BY JASON BERRY AND VALERIA FRASCHETTI
ROME — An hour before L’espresso magazine leaked an Italian-language PDF of Pope Francis’s long-awaited encyclical on ecology, Massimo Faggioli was unwinding over orange juice in a café near St. Peter’s Square after a day’s research in the Vatican Archives.
The Italian-born Faggioli, a theology professor at St. Thomas University in Minneapolis, reflected on the drumbeat of opinion over a pope weighing in on climate change.
“American Catholic conservatives have already dismissed the letter because of Cardinal [Peter] Turkson’s role in the drafting process,” said Faggioli.
“An African cardinal in charge of drafting a document for a Latin American pope is too much for some of these people.”
A few minutes later, Faggioli checked his iPhone and saw that the conservative Vatican correspondent Sandro Magister had posted the entire encyclical, Laudato Si: On the Care of Our Common Home, on L’espresso — three days before its scheduled release at noon Thursday.
“I believe this was leaked to Magister by one of the enemies to embarrass the pope and deflate the hyped launch,” Robert Mickens, Vatican correspondent for the Jesuit-edited news magazine Global Pulse, said in a tweet.
As news outlets scrambled for translations to post, the Vatican announced that Magister had a draft, not a completed version, and condemned the leak as “heinous.” The Vatican asked the media to respect the publication date, but with copies of the published document already circulating in rarified circles, the impact of Thursday’s planned launch may be diluted.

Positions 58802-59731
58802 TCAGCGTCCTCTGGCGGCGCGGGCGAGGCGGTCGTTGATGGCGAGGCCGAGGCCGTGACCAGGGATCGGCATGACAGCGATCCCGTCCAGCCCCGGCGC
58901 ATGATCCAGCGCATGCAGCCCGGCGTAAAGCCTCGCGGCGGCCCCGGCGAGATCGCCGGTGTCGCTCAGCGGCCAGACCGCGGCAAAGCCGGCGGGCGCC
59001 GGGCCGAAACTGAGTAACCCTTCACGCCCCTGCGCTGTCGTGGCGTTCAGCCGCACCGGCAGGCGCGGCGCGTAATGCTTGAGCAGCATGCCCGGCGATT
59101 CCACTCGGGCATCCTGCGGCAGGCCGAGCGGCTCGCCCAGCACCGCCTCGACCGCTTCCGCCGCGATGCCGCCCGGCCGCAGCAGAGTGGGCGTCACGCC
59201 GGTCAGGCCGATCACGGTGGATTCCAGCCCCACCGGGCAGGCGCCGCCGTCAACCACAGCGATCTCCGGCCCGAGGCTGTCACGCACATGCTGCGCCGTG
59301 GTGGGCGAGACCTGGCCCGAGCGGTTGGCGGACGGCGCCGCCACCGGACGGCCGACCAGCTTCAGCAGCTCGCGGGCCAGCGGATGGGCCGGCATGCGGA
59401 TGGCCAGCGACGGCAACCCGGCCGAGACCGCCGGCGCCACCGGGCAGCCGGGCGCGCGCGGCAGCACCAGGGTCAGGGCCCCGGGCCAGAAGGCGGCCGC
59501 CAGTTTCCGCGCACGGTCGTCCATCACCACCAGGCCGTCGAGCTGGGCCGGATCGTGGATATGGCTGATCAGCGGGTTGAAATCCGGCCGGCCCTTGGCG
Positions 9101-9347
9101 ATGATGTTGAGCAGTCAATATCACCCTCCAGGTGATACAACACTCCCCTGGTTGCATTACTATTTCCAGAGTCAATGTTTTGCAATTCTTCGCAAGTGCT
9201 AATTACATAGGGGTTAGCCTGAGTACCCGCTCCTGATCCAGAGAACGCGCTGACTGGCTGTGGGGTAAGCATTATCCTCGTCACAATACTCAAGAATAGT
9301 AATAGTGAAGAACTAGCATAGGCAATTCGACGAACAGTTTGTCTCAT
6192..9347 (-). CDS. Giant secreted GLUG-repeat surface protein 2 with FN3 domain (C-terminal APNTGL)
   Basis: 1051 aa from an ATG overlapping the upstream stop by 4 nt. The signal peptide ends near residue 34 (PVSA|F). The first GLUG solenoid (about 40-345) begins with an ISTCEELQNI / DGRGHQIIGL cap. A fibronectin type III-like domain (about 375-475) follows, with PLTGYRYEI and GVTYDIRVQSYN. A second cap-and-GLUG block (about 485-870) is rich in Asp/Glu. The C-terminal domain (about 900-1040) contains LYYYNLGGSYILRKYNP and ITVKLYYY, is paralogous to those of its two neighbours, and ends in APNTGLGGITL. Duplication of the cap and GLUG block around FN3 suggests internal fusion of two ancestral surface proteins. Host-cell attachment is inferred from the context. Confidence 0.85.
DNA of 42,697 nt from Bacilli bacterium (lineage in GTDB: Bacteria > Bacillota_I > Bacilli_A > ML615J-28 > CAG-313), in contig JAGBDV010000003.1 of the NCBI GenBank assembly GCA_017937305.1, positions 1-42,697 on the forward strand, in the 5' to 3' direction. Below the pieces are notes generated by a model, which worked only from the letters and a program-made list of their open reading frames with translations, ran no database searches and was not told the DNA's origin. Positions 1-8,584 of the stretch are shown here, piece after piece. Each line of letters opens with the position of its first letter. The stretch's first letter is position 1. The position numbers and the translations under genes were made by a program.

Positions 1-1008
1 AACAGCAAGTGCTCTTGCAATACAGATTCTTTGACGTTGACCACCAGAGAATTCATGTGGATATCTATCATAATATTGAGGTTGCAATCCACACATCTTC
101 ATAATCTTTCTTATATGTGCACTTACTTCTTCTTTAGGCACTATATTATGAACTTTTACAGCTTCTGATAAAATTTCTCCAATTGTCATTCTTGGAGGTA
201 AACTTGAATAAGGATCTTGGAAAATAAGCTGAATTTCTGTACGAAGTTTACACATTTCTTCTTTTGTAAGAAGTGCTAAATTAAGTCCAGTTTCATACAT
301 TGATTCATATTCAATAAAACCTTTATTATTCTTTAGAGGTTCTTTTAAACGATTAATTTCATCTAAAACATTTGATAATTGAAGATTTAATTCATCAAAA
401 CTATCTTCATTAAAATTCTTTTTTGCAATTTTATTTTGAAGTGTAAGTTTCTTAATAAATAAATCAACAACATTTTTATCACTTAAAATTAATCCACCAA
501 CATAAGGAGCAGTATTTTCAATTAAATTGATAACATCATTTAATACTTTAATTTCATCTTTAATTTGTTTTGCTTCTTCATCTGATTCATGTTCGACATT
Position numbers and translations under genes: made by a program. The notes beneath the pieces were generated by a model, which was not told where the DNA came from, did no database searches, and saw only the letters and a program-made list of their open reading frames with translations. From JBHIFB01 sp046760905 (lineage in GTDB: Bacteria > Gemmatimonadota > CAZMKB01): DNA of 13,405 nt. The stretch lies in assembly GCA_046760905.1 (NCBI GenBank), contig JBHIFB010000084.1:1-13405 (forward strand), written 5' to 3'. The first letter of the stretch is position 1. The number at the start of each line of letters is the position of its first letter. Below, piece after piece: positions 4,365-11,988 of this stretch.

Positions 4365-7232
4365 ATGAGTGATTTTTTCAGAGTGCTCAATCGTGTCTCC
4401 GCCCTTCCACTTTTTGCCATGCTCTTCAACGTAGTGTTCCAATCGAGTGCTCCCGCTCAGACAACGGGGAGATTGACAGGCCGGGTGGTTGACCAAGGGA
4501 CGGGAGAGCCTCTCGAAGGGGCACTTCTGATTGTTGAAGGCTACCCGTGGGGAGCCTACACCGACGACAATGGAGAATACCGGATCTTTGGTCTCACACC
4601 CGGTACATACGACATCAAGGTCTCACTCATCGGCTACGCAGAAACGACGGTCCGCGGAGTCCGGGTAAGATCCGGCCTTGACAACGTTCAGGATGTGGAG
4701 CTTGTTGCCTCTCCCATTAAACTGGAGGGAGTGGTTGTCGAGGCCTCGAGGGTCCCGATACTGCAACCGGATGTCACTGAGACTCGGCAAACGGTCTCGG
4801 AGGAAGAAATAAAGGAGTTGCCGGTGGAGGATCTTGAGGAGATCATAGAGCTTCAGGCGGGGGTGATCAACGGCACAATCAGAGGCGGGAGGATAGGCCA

However, there is nothing diluted about the papal letter itself.
“Climate is a common asset, it belongs to everyone and is there for everyone,” states Pope Francis in the leaked document. “There is a very consistent scientific consensus that indicates that we are witnessing a worrying warming of the climatic system….Humanity is called to take conscience of the need to change life styles, ways of production and consumption to fight this warming, or at least the human causes that produce it or accentuate it.”
Elsewhere in the document, the pope confronts skeptics of climate science with words drawn from the findings of a recent conference at the Vatican’s academy of science: “Many of those who hold more resources and economic and political power seem to concentrate above all on hiding the problems or the symptoms, trying only to reduce some negative aspects of climate change.”